THIS IS A MEDITATION ON CEASEFIRES. 2018 marked 100 years since the signing of the Armistice of 11 November 1918, the truce that ended the fighting of the First World War. That's something worth commemorating, isn't it? It's appropriate to remember such a sobering period in history and to honor those who sacrificed—including especially those who made the ultimate sacrifice—for the cause of peace.
And yet. The terms imposed by the Armistice (and related agreements), in hindsight, seem to have made inevitable the eruption of the Second World War. In short, the "War to End All Wars" wasn't. Ceasefire? Yes. Lasting peace? No—and still no.
The Columbine High School shooting of 1999, which occurred during my own final year of high school, was the first time the words "school" and "shooting" were joined in my mind. And now, 20 years later, in the wake of scores of similar events, recently in Parkland, FL and Santa Fe, TX, the phrase is as commonplace as "school lunch."
What is peace, really? Is it only the "sudden silence after clamour" because, for the moment, all the shooters have been shot? Or is it substantive in itself, something purposefully constructed and renewed by the practice of love? Is it attainable in a community? Between nations?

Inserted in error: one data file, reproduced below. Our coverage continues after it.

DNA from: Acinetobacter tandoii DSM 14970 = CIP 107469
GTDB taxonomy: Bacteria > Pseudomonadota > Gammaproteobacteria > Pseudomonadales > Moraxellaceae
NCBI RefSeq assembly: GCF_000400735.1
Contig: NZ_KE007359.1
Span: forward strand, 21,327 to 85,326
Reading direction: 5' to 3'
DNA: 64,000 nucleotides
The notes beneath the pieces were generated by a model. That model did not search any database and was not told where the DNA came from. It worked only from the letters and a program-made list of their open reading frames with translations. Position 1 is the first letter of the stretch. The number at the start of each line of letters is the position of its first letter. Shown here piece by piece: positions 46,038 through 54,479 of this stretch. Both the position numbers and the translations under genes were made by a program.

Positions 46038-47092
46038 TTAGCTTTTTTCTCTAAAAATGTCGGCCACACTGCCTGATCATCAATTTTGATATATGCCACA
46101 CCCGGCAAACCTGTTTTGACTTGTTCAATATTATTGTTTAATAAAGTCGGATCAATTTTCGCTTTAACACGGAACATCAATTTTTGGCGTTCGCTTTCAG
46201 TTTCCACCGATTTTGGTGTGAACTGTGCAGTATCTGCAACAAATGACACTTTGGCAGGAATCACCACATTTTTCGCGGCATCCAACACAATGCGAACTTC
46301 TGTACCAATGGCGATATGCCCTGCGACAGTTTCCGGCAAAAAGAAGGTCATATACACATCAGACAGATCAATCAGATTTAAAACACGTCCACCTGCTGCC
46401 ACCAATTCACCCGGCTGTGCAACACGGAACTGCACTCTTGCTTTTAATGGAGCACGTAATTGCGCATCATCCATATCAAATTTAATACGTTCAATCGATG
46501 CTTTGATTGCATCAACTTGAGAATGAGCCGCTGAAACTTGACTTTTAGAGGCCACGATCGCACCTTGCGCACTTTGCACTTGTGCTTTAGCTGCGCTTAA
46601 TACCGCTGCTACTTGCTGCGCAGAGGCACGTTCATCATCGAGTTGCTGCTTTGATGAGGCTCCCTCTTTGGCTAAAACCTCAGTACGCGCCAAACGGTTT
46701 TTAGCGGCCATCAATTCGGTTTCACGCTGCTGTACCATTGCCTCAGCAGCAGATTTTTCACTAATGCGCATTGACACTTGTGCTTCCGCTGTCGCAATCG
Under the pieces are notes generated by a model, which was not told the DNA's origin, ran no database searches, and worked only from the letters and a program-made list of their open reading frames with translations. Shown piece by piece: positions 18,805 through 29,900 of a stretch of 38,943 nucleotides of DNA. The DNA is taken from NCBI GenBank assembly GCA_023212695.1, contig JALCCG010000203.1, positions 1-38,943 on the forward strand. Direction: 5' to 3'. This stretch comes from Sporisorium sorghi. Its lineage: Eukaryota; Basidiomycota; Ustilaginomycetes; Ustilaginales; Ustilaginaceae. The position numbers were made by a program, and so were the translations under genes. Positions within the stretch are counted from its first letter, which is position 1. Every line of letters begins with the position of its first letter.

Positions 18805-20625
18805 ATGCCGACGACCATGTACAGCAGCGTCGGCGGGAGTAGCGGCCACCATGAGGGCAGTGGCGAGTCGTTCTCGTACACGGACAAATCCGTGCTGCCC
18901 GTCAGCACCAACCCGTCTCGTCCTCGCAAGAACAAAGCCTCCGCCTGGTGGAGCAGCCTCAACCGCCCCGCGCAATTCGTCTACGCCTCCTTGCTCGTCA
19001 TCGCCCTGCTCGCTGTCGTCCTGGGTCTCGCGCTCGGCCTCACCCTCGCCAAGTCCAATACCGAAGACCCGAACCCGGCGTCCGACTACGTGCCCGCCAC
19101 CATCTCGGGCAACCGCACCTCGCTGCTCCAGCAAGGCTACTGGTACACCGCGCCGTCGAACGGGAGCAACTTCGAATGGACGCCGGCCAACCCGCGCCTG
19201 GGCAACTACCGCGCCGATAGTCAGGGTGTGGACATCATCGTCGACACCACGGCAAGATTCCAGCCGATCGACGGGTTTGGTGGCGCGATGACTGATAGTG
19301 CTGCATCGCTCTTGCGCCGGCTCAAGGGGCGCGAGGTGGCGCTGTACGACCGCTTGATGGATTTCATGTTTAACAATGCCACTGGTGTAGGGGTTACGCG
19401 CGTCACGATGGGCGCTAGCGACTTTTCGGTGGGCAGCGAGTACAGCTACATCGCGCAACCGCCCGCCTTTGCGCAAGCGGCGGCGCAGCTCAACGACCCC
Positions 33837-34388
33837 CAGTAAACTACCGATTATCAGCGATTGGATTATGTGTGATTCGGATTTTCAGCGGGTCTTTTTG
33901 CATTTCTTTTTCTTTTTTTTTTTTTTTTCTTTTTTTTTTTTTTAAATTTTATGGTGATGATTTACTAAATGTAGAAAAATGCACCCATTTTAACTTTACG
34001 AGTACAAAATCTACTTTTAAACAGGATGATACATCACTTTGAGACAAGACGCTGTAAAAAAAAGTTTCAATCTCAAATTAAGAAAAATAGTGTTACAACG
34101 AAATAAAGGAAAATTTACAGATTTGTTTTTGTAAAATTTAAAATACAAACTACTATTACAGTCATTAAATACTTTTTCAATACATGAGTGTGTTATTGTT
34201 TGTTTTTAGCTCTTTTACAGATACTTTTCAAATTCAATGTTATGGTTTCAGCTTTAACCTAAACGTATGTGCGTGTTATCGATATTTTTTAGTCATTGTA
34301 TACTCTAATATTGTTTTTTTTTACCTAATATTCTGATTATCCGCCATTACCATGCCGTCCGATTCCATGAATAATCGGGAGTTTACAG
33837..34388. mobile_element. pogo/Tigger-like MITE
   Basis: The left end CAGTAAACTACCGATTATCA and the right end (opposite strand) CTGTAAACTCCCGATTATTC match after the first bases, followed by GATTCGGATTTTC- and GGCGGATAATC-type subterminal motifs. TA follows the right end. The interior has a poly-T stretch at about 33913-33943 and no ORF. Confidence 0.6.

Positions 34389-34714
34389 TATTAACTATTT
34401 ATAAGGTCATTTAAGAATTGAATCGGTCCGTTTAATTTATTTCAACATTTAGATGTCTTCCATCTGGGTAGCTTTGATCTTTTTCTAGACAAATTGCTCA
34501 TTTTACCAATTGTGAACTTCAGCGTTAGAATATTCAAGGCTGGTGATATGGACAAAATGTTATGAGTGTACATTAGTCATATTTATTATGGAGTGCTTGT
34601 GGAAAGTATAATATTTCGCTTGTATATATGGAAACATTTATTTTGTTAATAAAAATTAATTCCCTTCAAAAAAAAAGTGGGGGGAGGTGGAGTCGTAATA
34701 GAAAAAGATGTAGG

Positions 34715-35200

Eleanor Farjeon's two-sonnet sequence, entitled "Peace," asks this profoundly apolitical question, which sadly remains as relevant now as it was in 1918. Which of us, she asks, will, during moments of peace, "shout the name of love" to prevent the next shooting, the next War to End All Wars?
This piece unfolds in three short movements, the latter two performed attacca. Because it is written to help commemorate WWI (or a related conflict or loss), during the second movement, singers are invited (at the discretion of the director) to speak the names of those who are to be remembered (for example, their closest kin to serve). In my case, I would say "James Harrison" (my great-grandmother's brother, who served in France).
May you and I "shout the name of love" even, and especially, during times of relative peace as we work towards a lasting ceasefire. —Andrew Maxfield